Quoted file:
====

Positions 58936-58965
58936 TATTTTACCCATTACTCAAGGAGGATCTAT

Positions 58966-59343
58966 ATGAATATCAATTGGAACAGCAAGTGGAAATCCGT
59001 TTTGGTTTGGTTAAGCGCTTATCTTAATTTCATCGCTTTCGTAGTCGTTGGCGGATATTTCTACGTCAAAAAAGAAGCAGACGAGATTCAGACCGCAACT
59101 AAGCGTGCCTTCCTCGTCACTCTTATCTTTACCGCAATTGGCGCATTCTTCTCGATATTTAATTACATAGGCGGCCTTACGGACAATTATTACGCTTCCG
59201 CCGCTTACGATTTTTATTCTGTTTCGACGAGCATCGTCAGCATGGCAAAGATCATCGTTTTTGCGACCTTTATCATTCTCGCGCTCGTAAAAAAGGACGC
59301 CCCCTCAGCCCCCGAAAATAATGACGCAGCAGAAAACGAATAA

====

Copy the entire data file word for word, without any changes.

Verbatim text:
Positions 58936-58965
58936 TATTTTACCCATTACTCAAGGAGGATCTAT

Positions 58966-59343
58966 ATGAATATCAATTGGAACAGCAAGTGGAAATCCGT
59001 TTTGGTTTGGTTAAGCGCTTATCTTAATTTCATCGCTTTCGTAGTCGTTGGCGGATATTTCTACGTCAAAAAAGAAGCAGACGAGATTCAGACCGCAACT
59101 AAGCGTGCCTTCCTCGTCACTCTTATCTTTACCGCAATTGGCGCATTCTTCTCGATATTTAATTACATAGGCGGCCTTACGGACAATTATTACGCTTCCG
59201 CCGCTTACGATTTTTATTCTGTTTCGACGAGCATCGTCAGCATGGCAAAGATCATCGTTTTTGCGACCTTTATCATTCTCGCGCTCGTAAAAAAGGACGC
59301 CCCCTCAGCCCCCGAAAATAATGACGCAGCAGAAAACGAATAA